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cerrar este libroFact Sheets on Environmental Sanitation (WHO; 1996; 328 pages) Ver el documento en el formato PDF
Ver el documentoPresentation
cerrar esta carpetaIntroduction to fact sheets on water
Ver el documentoFact Sheet 2.1: Sanitary inspections
Ver el documentoFact Sheet 2.2: Dug well
Ver el documentoFact Sheet 2.3: Boreholes and tubewells
Ver el documentoFact Sheet 2.4: Springs
Ver el documentoFact Sheet 2.5: Infiltration Galleries
Ver el documentoFact Sheet 2.6: Rainwater collection
Ver el documentoFact Sheet 2.7: Surface water abstraction
Ver el documentoFact Sheet 2.8: Water treatment
Ver el documentoFact Sheet 2.9: Flow measurement and control
Ver el documentoFact Sheet 2.10: Simple sedimentation
Ver el documentoFact Sheet 2.11: Pre-filtration
Ver el documentoFact Sheet 2.12: Slow sand filtration
Ver el documentoFact Sheet 2.13: Coagulation, flocculation and clarification
Ver el documentoFact Sheet 2.14: Rapid sand filtration
Ver el documentoFact Sheet 2.15: Storage tanks
Ver el documentoFact Sheet 2.16: Disinfectants
Ver el documentoFact Sheet 2.17: Chlorine concepts
Ver el documentoFact Sheet 2.18: Chlorine gas or liquid in cylinders
Ver el documentoFact Sheet 2.19: Calcium hypochlorite
Ver el documentoFact Sheet 2.20: Sodium hypoclorite
Ver el documentoFact Sheet 2.21: Continuous chlorination of dug wells
Ver el documentoFact Sheet 2.22: Dosing hypochlorite solutions
Ver el documentoFact Sheet 2.23: Dosing chlorine for cylinders
Ver el documentoFact Sheet 2.24: Hypochlorite tablet dosers
Ver el documentoFact Sheet 2.25: Cleaning and disinfection of wells
Ver el documentoFact Sheet 2.26: Cleaning and disinfection of storage tanks
Ver el documentoFact Sheet 2.27: Cleaning and disinfection of pipelines
Ver el documentoFact Sheet 2.28: Cleaning and disinfection of tanker trucks
Ver el documentoFact Sheet 2.29: Water quality monitoring
Ver el documentoFact Sheet 2.30: Chlorine monitoring at point sources and in piped distribution systems
Ver el documentoFact Sheet 2.31: Chlorine testing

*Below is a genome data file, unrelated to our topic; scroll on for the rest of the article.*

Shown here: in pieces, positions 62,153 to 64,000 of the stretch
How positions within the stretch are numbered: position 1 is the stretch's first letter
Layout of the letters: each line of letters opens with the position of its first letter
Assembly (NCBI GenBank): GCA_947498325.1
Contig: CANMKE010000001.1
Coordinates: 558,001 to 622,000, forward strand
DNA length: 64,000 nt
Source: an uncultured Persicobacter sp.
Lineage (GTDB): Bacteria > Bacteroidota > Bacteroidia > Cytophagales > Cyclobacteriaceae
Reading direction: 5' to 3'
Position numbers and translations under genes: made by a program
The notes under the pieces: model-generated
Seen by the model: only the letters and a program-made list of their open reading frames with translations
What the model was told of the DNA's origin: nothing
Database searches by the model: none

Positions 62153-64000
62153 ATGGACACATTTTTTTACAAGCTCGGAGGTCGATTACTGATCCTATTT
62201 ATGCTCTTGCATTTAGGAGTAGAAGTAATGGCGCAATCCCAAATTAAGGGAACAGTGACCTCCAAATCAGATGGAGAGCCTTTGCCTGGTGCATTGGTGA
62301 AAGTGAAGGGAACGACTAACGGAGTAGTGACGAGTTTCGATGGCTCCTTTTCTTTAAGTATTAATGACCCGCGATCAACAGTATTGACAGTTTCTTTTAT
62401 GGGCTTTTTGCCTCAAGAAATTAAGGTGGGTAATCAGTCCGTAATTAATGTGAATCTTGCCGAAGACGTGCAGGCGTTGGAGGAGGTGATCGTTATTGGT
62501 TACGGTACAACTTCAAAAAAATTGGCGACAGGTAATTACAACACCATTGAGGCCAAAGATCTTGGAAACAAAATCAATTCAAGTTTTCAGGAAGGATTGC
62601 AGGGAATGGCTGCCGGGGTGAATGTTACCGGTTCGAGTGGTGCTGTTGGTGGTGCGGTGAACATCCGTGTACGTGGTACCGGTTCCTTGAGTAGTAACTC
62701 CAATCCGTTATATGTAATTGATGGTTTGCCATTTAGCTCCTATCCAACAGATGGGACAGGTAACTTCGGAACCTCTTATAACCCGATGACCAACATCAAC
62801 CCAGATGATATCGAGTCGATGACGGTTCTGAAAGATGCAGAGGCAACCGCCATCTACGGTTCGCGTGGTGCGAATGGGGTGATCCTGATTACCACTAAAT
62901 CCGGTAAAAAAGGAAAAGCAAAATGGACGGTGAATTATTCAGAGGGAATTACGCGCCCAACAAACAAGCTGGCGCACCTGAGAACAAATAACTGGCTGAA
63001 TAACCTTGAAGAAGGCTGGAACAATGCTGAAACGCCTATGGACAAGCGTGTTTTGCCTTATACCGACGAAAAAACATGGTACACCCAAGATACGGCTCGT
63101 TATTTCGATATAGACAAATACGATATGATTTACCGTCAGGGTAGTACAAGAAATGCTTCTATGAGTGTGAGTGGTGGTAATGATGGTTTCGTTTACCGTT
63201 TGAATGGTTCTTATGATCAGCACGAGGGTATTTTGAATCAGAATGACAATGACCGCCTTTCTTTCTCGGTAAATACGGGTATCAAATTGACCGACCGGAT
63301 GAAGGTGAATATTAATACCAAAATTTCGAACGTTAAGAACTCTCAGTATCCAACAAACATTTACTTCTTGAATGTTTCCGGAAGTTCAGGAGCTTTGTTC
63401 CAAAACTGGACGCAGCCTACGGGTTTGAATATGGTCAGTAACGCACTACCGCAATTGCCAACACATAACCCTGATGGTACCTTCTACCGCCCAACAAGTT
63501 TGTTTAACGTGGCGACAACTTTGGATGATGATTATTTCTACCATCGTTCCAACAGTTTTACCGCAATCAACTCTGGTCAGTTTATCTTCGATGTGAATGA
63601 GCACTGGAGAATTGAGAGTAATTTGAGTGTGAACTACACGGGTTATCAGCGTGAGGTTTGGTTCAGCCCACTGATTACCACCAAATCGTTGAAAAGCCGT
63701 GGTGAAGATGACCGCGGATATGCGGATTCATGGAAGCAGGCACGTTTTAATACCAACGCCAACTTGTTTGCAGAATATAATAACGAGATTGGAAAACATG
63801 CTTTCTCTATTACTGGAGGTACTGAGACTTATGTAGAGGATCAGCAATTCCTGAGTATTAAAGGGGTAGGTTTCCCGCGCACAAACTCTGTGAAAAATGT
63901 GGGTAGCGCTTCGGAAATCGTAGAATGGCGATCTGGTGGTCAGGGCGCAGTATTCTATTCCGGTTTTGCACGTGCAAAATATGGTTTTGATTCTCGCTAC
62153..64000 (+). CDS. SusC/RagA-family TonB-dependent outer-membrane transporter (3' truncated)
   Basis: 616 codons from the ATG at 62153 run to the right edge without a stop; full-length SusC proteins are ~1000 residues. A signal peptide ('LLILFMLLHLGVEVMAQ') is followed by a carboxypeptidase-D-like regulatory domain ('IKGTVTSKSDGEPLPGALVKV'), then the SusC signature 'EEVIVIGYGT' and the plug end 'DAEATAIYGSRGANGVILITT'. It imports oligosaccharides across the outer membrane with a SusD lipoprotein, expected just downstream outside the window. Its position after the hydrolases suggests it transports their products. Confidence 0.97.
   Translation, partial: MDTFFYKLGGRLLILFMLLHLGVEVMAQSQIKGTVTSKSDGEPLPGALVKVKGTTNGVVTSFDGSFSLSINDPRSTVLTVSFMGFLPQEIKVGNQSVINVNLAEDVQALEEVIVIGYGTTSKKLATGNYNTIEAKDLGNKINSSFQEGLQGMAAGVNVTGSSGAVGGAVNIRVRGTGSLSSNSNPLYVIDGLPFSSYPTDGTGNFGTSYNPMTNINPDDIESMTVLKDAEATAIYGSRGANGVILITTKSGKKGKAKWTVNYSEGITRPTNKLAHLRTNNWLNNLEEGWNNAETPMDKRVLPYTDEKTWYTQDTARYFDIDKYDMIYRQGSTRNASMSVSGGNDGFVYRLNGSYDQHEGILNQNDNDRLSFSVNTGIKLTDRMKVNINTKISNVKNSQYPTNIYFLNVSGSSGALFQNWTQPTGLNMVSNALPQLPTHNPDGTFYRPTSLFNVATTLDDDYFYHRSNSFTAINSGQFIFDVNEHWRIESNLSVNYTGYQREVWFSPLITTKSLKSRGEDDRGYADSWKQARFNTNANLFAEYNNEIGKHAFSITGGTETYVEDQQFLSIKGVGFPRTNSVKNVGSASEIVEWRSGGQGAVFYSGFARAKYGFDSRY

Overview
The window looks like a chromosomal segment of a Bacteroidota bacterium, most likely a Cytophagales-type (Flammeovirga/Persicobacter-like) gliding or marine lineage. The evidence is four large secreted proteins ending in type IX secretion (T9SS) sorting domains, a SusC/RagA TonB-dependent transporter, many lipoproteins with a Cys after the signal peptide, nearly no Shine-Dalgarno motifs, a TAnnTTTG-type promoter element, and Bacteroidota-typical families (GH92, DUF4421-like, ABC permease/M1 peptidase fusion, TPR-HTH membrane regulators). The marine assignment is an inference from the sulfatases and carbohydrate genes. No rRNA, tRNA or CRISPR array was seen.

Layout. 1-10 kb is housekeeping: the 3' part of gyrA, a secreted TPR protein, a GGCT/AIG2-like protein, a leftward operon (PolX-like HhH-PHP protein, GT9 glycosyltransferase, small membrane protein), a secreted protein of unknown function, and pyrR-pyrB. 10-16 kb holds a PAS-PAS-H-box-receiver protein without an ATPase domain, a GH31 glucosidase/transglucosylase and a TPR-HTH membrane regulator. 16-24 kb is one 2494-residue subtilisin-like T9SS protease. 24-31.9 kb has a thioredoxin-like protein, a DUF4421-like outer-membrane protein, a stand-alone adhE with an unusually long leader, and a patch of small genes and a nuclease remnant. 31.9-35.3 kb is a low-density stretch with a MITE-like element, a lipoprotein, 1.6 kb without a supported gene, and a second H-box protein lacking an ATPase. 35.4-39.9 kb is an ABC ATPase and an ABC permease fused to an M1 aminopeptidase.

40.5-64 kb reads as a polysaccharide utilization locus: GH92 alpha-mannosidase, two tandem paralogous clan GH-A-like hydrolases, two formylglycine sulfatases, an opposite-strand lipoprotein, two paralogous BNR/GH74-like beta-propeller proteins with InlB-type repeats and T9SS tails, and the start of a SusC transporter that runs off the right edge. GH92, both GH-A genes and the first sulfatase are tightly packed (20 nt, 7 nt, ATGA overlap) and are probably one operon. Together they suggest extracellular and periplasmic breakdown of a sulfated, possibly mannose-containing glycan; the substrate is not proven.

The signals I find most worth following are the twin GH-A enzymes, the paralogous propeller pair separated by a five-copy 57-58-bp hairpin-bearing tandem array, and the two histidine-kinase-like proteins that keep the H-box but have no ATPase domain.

Ver el documentoFact Sheet 2.32: Bacteriological testing
Ver el documentoFact Sheet 2.33: Turbidity measurement
Ver el documentoFact Sheet 2.34: Household water treatment and storage
abrir esta carpeta y ver su contenidoIntroduction to fact sheets on sanitation
abrir esta carpeta y ver su contenidoIntroduction to fact sheets on hygiene education
 

Fact Sheet 2.25: Cleaning and disinfection of wells

Why is it important to clean and disinfect a well?

When a well is sunk or upgraded, some contamination almost always gets into it. This contamination comes from the soil, from animals such as rats and mice, from water used for washing sand and gravel, and from the feet or boots of the workers who are sinking or improving the well. It is important to kill any germs which are in the installation before it is used by the community.

Germs from latrines or animal excreta may seep into the soil and get into a well even though the well is a long way away. In some cases, it is difficult to find out where the contamination is coming from, and the germs have to be killed by putting disinfectant into the well every day. If contamination is very serious and cannot be improved, provided that there is an alternative source, the well may have to be abandoned.

Making up a chlorine solution

There are various ways of disinfecting wells, but the most common is to use chlorine. The two forms of chlorine suitable for disinfecting wells are calcium hypochlorite and sodium hypochlorite. These are described in Fact Sheets 2.19 and 2.20.

Normally, a 0.2 per cent solution of chlorine should be made up using either sodium hypochlorite (liquid bleach) or calcium hypochlorite (HTH).

Safety for operators handling chlorine

The operation and maintenance of equipment for dosing of chlorine from cylinders should only be undertaken by trained and authorized personnel.

Chlorine is a hazardous substance. In solution it is highly corrosive and splashes can cause burns and damage the eyes.

When handling concentrated chlorine solutions, appropriate precautions should be taken. Ideally, gloves and protective eye glasses should be worn. In the event of splashes and especially splashes to the eyes, it is important immediately to rinse thoroughly with water.

All containers in which chlorine is stored should be labelled, identifying the contents, and with a hazard warning in a form which is readily understood locally.

Storage sites for chlorine in any form should be secure against unauthorized access and especially against children.

Sodium hypochlorite or liquid bleach

Liquid bleach is normally bought in bottles or sachets. Check that the contents are sodium hypochlorite and water only. The normal concentration of chlorine in liquid bleach is five per cent, but this may be lower if the bottle has been opened or stored for a long time (Fact Sheet 2.20 gives further details). Make up the solution as described in Box 1.

Box 1. Using sodium hypochlorite (liquid bleach) to make a chlorine solution

• Fill three plastic buckets with clean water to about 5 cm from the top to allow for the bleach to be added. Most commercially available buckets hold 12.5 litres, but the quantity of water should be checked.

• Add enough liquid bleach to each bucket to make up a 0.2 per cent solution of chlorine.

Example: Capacity of bucket, 12.5 litres water = 12500 millilitres.

Need 0.2% or 0.2 grams of chlorine per 100 millilitres of water,

therefore

Liquid bleach is assumed to contain 4% or 4 grams of chlorine per 100 millilitres,

therefore